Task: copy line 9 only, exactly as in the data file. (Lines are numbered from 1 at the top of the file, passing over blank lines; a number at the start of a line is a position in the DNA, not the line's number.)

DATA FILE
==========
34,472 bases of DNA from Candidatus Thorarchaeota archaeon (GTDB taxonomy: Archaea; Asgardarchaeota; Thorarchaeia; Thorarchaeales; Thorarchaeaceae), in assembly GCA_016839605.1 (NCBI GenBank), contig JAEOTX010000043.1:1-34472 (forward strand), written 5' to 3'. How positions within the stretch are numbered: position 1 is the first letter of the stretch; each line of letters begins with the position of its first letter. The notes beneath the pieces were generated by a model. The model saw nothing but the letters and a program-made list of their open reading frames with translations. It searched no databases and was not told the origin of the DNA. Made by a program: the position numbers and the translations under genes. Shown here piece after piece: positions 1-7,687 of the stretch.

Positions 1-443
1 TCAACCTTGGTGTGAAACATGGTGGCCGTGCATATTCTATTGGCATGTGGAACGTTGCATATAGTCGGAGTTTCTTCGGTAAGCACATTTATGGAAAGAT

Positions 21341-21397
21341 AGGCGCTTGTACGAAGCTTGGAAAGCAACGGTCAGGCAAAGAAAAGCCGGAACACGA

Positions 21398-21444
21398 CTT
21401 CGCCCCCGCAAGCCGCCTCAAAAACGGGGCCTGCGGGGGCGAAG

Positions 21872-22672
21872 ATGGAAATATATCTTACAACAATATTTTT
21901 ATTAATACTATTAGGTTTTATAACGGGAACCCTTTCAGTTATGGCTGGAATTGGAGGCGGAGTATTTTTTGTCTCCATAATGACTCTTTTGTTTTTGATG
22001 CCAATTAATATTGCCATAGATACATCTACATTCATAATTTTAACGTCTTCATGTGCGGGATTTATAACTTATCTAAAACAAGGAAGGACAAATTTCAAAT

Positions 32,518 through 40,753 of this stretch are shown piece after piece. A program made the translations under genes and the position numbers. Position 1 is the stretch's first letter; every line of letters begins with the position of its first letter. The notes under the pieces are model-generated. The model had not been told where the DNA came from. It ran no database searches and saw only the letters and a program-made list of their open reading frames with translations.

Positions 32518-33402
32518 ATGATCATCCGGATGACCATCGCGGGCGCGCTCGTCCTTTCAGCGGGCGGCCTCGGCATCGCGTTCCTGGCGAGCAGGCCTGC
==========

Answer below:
Positions 21872-22672